Atavus exists to develop the confidence of athletes so that they become better tacklers and safer tacklers. Our goal is to empower coaches with a streamlined approach to teaching and evaluating tackling performance and safety.
We love the game of football because of all it teaches us about life. We love the football platform because it provides an opportunity for people from all walks of life to work together towards a common goal. Everyone in our organization is very connected to the game. Either as a former player, coach, or administrator and have experienced first-hand what this platform can do to influence your life positively.
We are also very aware of the importance of the role of a coach. Coaches are role models, mentors, teachers, psychologists, and on top of all that, they have the task of developing players daily on the field. Our role in the football ecosystem has been to make the coach's life easier by creating a system, language, and communication process around tackling.
The concept of "shoulder-led tackling" was popularized in July 2014 when Seattle Seahawks head coach Pete Carroll published the Seahawks Tackling video. For many, it opened their eyes to a tackling method that not only took the head out of the tackle -- thereby increasing safety -- but helped defenses tackle more effectively, which dramatically improved defensive efficiency. The Seattle Seahawks "Legion of Boom" represented the concept well by dominating offenses for most of a decade, amassing six consecutive winning seasons, three division titles, two NFC championships, and a Super Bowl victory.
That "shoulder-led tackling" style was not altogether new but instead had been in use in the game of rugby for many years. In July of 2015, Atavus Football launched because of the overwhelmingly positive response of coaches, players, and parents. Since then, we have worked with numerous football programs at every level to implement a shoulder-led tackling system, including; Ohio State University, Baylor University, Michigan State University, University of Washington, University of Oklahoma, Carolina Panthers, and more.
In 2018, Texas University Interscholastic League (UIL) and the Texas High School Coaches Association (THSCA) announced that Atavus would provide mandatory tackling certification to 23,000 Texas high school football coaches. This meteoric rise, just three years after launching, came as a surprise to many. Still, we felt that the timing was ideal for a solution with all the attention on the declining participation numbers and the prevalence of concussions.
The primary measure of performance in tackling has always been, did they make it or miss it. We added a layer of analysis that went deeper and looked at every component of pre-contact or pursuit, along with what happened after the tackler made contact. When you break each piece down, the player and coach can have a deeper conversation about the process and not just the result. The elements of shoulder contact percentage, head position, footwork, and the resulting yards after contact all tell an essential part of the story. A tackling system allows us to focus on the overall behavior of the athlete and not just the result of the play and offer detailed feedback for improvement.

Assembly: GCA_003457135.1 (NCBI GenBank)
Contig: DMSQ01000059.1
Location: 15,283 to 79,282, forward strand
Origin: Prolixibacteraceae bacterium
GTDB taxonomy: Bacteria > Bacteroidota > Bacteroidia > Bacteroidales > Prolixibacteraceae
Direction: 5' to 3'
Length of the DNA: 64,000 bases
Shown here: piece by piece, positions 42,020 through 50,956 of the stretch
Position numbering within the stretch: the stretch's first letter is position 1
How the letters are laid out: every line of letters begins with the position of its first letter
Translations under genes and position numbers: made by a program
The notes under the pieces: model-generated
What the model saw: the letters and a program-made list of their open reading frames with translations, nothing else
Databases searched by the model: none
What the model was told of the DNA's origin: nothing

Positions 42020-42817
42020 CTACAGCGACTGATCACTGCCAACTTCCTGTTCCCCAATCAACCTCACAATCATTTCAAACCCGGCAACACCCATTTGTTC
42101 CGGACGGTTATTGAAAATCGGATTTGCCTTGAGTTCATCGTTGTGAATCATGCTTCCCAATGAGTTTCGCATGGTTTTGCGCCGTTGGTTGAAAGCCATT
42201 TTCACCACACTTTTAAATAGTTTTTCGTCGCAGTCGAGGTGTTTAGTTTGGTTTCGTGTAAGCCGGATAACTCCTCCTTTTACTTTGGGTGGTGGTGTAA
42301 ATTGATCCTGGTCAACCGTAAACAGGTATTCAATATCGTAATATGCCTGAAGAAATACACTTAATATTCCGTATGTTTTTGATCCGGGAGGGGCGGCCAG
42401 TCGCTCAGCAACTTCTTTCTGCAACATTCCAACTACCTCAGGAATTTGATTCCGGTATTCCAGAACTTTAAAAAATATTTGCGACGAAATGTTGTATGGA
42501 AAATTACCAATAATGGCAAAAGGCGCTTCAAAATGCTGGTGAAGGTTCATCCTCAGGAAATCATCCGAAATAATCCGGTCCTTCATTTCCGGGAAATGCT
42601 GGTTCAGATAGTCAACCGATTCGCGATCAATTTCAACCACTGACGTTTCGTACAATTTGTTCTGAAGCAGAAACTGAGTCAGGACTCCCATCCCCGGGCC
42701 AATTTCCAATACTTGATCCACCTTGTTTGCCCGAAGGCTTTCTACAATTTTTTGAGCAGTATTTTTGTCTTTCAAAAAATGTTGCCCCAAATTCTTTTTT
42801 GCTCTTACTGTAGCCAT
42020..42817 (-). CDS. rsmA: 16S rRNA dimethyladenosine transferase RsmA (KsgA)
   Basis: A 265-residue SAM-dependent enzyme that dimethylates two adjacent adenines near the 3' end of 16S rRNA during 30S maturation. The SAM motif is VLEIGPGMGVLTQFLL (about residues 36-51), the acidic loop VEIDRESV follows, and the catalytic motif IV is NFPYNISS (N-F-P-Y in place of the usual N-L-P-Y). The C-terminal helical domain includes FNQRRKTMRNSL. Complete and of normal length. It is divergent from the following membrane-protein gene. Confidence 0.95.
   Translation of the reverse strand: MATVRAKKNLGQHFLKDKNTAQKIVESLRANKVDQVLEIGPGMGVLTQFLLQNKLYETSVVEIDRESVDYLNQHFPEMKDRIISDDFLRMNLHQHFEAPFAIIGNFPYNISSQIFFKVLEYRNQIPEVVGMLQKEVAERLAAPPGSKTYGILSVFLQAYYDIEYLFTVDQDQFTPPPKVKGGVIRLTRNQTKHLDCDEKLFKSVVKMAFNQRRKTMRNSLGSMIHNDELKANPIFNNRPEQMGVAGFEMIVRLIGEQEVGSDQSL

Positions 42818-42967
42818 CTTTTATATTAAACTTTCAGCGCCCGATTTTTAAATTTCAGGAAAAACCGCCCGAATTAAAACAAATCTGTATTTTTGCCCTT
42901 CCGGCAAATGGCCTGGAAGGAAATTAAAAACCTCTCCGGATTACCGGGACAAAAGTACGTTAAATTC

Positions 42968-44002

The way we measure success breaks down into three components:
These three aspects empower coaches with modern tackling techniques to make tackles more effective and keep players safer while generating actionable intelligence specific to individual programs, position groups, and players.
Atavus is much more than a technique or drill company. We are a technology company that uses data to create insights that help football coaches make informed decisions about improving their team's tackling performance.
We review game films, grade every tackle, and provide feedback in report form containing coaching points on improving technique, including player recommendations and specific drills based on our analysis. Data by itself is like unrefined, crude oil. You have to take that data and refine it to make it worthwhile. For us, that is all in the way we translate the information. Without that translation, the data is not valuable.
We look at things from the perspective of a coach. What are they doing on a day-to-day basis? Watching game film and practice planning. When receiving data from us, what does it mean, and why should the coach care? We are constantly asking ourselves; how does this help the coach right now? Suppose we can give a coach more direction in terms of the best way we feel this data can help you make better decisions, communicate easier with a player, and understand it. In that case, all that remains is for them to go out and execute; that's what we do for coaches.
Based on our expertise in tackling, we translate what we see into detailed instructions that coaches and players can use to get better right now, today.